My last “New Jersey Hell Ride” was by far the worst yet. I needed a trip on the Brick to undo the mental damage the heat did to my soul. I needed a pleasant open road to remind me why I love my motorcycle. I am slowly learning which paths to take and at what time to take them. NYC has a millions of people residing here, and they all seem to want to come and go at the same time. My goal is to avoid them at all costs. I don’t want to be sitting dead stopped in traffic again – ever.
I figured a nice ride to a state park would be a good destination. I could pull off the road, walk around a bit, and recharge my adventure batteries. I made a plan to drive right through the middle of Harriman State Park known for it’s beautiful hiking trails and many lakes.
I took the George Washington Bridge to the Palisades Parkway. There is no toll when exiting the city over the GWB, and in the effort of economizing I figured I would take a cheaper route back. I now fuel up on the Jersey side as well to save a few bucks. There is a station right as you get off the bridge with gas almost a dollar cheaper than NYC. I know it doesn’t sound like much, but over time this will add up. I filled up my tank and got a coffee and biscuit at the station instead of a sit down breakfast at a diner, again pocketing some cash. I headed up the Palisades Parkway and got on 87. From my mapping it appeared that there was an exit to get onto Seven Lakes Drive which cuts right through the center of the park. This unfortunately was not true.
Driving along 87, I could not find an exit anywhere on the west side of the park until I already passed it up. At first I started to get angry, but then I stopped myself. I was driving in the shade, the road was beautiful, and there was almost zero traffic. This was an important step for me. I beat myself up when I make mistakes. I am an imperfect perfectionist so the beatings can be frequent. My normal thought process is, “How could I have been so stupid?” and then I feel anger and rage. But what I am learning more with each time I ride is the process of the journey. I had nowhere to be on this gorgeous day. There was no rain coming, and I had plenty of petrol in the tank. Why am I getting mad? Then I did something I have rarely ever done. I decided to not get mad. I am exploring these roads and the path I took was wrong, but I learned from taking it. I now know there is no westerly entrance to Hariman Park off of 87. Done. Filed away in the memory banks for further usage.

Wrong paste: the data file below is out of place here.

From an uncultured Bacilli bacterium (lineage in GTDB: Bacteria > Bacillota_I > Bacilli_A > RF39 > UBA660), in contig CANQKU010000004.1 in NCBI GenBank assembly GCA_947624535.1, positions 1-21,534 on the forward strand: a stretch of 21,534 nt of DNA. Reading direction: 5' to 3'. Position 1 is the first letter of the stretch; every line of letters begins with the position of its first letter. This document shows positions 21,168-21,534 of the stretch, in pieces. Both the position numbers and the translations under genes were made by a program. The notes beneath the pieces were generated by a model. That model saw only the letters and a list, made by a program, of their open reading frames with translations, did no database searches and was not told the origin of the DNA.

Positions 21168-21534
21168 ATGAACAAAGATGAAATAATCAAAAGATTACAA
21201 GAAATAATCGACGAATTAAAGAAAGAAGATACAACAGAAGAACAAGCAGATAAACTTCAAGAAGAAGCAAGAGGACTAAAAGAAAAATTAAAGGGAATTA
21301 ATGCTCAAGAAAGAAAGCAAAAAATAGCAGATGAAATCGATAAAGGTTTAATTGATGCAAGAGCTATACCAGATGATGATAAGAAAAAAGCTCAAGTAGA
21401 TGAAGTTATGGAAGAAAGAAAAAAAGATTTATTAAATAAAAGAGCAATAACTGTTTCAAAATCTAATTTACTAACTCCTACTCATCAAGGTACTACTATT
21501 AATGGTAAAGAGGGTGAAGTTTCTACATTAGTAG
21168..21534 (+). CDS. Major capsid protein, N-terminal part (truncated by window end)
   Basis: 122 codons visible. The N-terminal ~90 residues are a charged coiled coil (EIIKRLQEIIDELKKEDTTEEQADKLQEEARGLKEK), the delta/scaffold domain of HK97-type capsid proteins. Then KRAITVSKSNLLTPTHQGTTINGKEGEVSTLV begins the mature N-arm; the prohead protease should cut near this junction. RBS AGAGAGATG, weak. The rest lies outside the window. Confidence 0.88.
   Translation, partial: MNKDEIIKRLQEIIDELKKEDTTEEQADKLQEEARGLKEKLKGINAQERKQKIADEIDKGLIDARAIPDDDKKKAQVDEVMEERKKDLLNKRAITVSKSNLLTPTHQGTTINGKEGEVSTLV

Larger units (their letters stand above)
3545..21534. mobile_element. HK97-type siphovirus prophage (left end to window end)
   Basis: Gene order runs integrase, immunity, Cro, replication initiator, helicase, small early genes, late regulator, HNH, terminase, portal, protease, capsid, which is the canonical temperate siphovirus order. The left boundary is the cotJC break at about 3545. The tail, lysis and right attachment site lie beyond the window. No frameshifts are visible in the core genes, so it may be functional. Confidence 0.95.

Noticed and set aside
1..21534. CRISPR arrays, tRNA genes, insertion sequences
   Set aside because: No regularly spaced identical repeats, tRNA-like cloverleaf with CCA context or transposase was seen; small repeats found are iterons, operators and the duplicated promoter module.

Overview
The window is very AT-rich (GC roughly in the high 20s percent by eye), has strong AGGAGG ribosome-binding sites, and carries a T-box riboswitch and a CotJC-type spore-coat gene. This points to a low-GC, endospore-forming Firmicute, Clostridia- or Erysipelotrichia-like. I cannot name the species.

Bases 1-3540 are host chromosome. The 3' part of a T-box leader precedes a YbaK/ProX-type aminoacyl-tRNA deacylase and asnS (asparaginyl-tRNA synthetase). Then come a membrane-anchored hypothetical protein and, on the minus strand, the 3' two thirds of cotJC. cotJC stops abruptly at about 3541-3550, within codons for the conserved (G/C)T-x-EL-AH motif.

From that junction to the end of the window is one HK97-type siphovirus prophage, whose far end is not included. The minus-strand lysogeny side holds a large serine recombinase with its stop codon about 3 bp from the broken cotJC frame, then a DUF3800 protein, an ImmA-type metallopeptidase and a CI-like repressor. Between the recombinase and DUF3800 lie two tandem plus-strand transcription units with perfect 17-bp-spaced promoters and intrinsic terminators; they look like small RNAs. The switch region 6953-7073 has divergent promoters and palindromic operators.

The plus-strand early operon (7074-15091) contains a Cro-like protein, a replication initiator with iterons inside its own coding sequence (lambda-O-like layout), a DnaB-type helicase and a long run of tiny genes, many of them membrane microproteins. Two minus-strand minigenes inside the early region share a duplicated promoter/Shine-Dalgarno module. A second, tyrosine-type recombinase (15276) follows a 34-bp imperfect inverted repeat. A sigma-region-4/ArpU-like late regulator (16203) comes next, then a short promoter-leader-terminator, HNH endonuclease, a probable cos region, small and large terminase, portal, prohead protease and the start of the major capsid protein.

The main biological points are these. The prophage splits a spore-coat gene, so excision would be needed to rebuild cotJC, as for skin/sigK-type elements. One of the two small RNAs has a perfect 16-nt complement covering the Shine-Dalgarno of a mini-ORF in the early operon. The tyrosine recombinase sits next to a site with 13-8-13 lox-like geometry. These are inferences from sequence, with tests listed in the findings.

I figured I could have just entered the park from the north but I wanted to drive the full length in both directions. I wanted a lot of time with trees. After careful GPS calculations and several sketchy u-turns, I doubled back on 87. I exited on 17 which connected directly with Seven Lakes Drive. Finally, I was on the path I originally wanted to be on. I tempered my anger. I learned. I was enjoying myself.
Driving through the park was a great experience. The road was a bumpy in the first section, but soon became smooth and flowing. The speed limit was only 40. Many people are attracted to motorcycles for the exhilirating speed they provide. The horsepower to weight ratio is very high, so acceleration is well beyond that of most cars. It was addictive and when I was young, and it was the main reason I was attracted to bikes. But now, riding through this park, I was enjoying the lower speed limit. When anybody crept up on me I just let pass, and continued to putter along on the scenic route.